They heard the giggling before they landed. A group of eight or ten ghoul-children huddled out of sight under the wall. As they jumped down the children grabbed at their clothes, their hair, their ankles.
Tash swung the scooter on it’s axis like some giant, rusty nunchuk. It cracked one of the ghoul-boys right across the head. James whacked one of the ghoul-girls in the hand with the bucket. Her knuckles made an meaty ‘crunch’.
The other ghoul-children closed in. Surrounded by grasping hands on all sides, they were running out of options. Neither adult could swing their weapon without hurting one of their group. Marcus sighed:
“I’m going to try something. It might not work and when I’m done I need one of you to carry me. It’s going to use everything I’ve got.”
The smoke cloud erupted around Marcus again. He vanished from view as black mist closed around their group.
Inside the mist they smelled moss and dampness; clean, natural, and old. Strangely calming in its own way. They felt the sensation of movement and the next thing they knew they were about a half-mile away in Market Park.
The cloud gathered into a pile on the ground. Marcus lay motionless. Louise leaned forward to check on him:
“He’s got no pulse! He isn’t breathing!”
Her mum shushed her:
“He’s a ghost Lou. I don’t think he ever breathes.”
They laughed nervously. Tash crouched down to pick up the boy:
“Oh, he’s heaver than I thought. James could you give me a hand? James?…”
James wasn’t there.
Daniel woke up and wished he hadn’t. He couldn’t move again. There were no ropes, he wasn’t tied up. All the same, the only parts of his body he could move were his eyes. They made him do what they wanted, so long as those four things were there, he had no choice. Daniel could barely see through the tears.
When they left the room he could move around. He had looked for a way out, tried all the doors but only the cupboard was unlocked. Others like them, more black-eyed creatures, watched from outside the barred windows but these others didn’t have the power. He missed even that taste of freedom.
His knees ached. His muscles twitched. He wanted to stretch his legs but he could barely control his own breathing. There wasn’t enough air. They were doing it on purpose. Suffocating him. Knocking him out, again.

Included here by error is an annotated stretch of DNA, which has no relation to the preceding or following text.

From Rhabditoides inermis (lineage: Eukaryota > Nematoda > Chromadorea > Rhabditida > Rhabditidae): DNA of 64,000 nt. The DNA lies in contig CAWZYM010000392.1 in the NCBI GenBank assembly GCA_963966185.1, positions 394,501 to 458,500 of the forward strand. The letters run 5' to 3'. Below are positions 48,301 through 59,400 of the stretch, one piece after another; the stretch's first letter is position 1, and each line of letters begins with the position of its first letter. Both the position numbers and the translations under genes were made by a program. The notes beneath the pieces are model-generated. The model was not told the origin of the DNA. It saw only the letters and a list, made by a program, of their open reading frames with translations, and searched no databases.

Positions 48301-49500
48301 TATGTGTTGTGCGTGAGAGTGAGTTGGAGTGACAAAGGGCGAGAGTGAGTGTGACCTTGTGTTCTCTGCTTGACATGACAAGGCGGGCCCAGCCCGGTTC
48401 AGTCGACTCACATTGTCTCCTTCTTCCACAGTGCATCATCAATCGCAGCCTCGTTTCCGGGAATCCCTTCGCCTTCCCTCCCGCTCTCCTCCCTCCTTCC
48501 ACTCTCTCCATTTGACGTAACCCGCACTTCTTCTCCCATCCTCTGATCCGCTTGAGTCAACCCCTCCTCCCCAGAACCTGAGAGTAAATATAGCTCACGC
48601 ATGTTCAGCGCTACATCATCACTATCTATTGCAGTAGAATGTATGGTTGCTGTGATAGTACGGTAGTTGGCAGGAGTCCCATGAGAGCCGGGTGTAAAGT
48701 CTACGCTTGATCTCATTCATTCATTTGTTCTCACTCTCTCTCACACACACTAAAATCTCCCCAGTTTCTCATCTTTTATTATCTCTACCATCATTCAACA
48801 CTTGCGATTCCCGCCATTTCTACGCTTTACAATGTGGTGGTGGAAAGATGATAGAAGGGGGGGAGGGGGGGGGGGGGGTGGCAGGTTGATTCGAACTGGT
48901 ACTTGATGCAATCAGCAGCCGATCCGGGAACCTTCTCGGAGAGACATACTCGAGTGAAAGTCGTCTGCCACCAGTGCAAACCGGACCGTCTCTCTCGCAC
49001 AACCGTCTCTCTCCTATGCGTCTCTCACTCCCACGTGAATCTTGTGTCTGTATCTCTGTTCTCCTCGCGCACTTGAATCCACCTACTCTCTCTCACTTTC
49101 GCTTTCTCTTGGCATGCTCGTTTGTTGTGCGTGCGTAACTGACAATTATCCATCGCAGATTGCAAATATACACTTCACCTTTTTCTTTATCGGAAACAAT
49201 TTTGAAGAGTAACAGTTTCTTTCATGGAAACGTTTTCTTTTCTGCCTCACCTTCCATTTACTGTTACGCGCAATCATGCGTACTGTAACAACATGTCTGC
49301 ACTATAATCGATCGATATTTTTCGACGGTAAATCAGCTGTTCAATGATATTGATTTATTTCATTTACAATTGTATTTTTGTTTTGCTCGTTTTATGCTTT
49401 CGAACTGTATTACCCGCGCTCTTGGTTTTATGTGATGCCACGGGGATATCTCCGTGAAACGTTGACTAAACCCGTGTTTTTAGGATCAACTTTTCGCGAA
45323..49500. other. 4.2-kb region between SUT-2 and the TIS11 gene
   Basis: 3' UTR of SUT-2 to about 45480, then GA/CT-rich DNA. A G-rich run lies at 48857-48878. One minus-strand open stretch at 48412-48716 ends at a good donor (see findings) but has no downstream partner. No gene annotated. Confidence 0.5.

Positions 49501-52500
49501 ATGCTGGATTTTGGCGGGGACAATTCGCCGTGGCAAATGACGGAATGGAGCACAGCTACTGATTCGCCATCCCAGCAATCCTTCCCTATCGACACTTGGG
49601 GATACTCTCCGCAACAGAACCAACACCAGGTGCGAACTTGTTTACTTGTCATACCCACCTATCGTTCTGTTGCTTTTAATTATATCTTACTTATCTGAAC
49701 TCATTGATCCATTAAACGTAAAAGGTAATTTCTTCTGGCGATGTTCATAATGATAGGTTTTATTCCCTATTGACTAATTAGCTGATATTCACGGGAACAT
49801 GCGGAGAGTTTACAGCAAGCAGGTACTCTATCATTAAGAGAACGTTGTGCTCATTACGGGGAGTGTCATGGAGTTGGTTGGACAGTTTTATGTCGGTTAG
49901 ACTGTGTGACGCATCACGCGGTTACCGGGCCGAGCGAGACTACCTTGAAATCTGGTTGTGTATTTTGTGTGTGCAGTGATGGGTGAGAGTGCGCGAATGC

When you don’t care who you hurt it’s surprising how much damage you can do with a metal bucket.
James was in a bit of a frenzy now. Most of the ghoul-children were flat on their backs but they didn’t stay that way for long.
One tried to stand up and met the mighty wrath of the bucket right to the temple. James swung round and caught another of them square in the chest. Knocking them directly into the middle of Commissioner Street. It left a gap for him to slip through.
He got a few steps away and stopped. Where should he go next? They were to meet at the graveyard in Church Street but he didn’t want to lead the ghoul-children straight to the others. Instead he went in the opposite direction; towards the Market Park.
James’ pondering had left the ghoul-children enough time to gather around him again. Why hadn’t he just ran? Why did he have to overthink everything? All he needed was enough space to run through. He swung the bucket again. The handle had grown misshapen. This was the last straw.
The twisted handle released the bucket as James arched it towards a ghoul-child. Bucket and handle were parted forever as it flew over the ghoul-child’s head and landed with a ‘clunk’ in the distance.
The handle was not an effective weapon. As the ghouls inched closer James looked around for something, anything, he could use to open that gap.